First it became the basis for an Oscar-nominated movie. Now, Straight Outta Compton — the groundbreaking album from rap group N.W.A. and a one-time flashpoint in the nation’s culture wars — has been selected for the prestigious U.S. National Recording Registry.
The album was one of 25 additions to the registry announced Wednesday by the Library of Congress, and it wasn’t the only one with a Los Angeles connection.
Baseball play-by-play from Vin Scully, who retired last year after calling Dodgers games for 67 years, will also join the national library’s trove of recordings, which are selected for their historical, artistic or cultural significance.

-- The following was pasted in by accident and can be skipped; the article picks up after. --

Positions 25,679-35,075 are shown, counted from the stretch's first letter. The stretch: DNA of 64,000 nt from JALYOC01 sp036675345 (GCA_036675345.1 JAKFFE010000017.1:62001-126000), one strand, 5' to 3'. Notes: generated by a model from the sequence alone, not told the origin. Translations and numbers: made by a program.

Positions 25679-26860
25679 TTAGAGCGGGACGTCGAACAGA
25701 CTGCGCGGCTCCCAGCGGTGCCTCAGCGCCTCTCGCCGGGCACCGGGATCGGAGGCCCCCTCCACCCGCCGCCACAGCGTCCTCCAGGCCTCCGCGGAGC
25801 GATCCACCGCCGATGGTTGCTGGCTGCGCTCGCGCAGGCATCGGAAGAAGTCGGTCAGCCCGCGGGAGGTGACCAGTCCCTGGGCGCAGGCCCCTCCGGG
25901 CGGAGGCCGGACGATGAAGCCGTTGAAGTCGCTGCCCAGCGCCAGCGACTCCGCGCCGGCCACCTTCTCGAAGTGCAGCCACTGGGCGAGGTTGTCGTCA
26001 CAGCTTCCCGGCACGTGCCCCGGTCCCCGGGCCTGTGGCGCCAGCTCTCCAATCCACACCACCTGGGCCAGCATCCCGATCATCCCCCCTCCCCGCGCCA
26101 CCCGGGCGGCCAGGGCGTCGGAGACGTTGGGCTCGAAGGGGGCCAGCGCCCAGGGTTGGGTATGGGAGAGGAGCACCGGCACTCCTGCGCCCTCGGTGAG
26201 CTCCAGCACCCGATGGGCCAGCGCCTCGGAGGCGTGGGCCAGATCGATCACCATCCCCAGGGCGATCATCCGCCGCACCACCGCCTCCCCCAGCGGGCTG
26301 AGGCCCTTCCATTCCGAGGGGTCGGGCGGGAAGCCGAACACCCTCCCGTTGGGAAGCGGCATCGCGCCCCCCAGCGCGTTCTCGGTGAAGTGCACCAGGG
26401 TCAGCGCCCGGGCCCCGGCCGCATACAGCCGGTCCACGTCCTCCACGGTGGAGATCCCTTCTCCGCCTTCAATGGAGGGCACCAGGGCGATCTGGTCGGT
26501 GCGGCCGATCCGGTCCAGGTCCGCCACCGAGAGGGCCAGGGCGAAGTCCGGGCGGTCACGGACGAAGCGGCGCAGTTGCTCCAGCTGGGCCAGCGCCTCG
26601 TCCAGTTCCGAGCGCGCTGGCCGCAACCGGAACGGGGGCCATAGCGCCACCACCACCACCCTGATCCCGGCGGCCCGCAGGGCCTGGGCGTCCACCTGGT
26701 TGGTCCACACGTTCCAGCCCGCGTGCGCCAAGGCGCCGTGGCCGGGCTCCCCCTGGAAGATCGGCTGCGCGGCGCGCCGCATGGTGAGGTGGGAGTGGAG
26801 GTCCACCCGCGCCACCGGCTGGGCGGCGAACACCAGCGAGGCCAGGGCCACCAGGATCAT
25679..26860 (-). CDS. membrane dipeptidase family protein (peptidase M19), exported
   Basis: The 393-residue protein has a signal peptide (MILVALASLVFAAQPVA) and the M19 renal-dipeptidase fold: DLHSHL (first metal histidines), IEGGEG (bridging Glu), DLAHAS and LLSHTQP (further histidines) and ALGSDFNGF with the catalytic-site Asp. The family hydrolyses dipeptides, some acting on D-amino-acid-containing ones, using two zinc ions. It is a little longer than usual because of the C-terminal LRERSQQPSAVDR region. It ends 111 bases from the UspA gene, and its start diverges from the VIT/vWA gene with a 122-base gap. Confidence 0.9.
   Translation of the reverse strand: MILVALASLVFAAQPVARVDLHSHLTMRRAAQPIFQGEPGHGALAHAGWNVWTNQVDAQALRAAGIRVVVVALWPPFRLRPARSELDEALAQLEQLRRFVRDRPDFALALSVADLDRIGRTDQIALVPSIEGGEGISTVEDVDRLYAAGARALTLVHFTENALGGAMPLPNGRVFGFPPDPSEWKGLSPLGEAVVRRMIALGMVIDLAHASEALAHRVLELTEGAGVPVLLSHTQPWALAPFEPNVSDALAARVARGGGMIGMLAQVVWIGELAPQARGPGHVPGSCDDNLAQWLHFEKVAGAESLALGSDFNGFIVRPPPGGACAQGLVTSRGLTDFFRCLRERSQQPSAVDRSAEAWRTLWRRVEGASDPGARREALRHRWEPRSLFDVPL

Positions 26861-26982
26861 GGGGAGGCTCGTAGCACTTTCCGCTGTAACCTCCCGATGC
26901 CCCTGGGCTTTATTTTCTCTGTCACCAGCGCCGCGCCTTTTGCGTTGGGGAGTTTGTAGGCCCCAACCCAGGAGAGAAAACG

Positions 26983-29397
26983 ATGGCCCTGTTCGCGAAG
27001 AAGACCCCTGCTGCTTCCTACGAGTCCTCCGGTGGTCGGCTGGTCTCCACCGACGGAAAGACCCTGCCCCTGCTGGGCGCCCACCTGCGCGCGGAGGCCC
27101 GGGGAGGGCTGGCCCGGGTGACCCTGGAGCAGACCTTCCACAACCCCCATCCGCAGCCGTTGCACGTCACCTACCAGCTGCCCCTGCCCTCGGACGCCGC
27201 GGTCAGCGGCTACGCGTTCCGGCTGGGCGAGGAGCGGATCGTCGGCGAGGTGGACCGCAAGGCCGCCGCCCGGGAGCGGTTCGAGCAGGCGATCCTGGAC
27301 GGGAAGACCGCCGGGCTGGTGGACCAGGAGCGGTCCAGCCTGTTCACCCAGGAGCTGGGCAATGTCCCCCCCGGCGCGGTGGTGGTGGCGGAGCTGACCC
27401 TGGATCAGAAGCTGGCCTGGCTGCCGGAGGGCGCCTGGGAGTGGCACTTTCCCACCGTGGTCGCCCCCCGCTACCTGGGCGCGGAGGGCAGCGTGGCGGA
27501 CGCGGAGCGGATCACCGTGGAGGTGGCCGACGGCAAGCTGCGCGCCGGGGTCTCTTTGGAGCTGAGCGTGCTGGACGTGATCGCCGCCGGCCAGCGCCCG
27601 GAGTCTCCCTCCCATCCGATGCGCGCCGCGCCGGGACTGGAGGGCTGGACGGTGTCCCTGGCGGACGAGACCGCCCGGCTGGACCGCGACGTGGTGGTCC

The library chose Scully’s call of the final meeting between the Brooklyn Dodgers and the New York Giants at Manhattan’s Polo Grounds in 1957. Both teams would depart for California after that season.
“It’s a rather imposing call to realize that something that you have done would technically live forever in the Library of Congress,” Scully, 89, told The Associated Press from his home in Hidden Hills, Calif.
“It was a particularly meaningful game for me anyway, so to have it picked up and put for posterity is rather humbling and, at the same time, overwhelming.”
Plenty of standards are joining the registry too, including Judy Garland’s version of Over the Rainbow, the Eagles’ 1976 greatest-hits collection and Don McLean’s elliptical 1971 folk song American Pie.
N.W.A.’s influential release
Released in 1988, Straight Outta Compton influenced a generation of rappers with its raw lyrics about gang…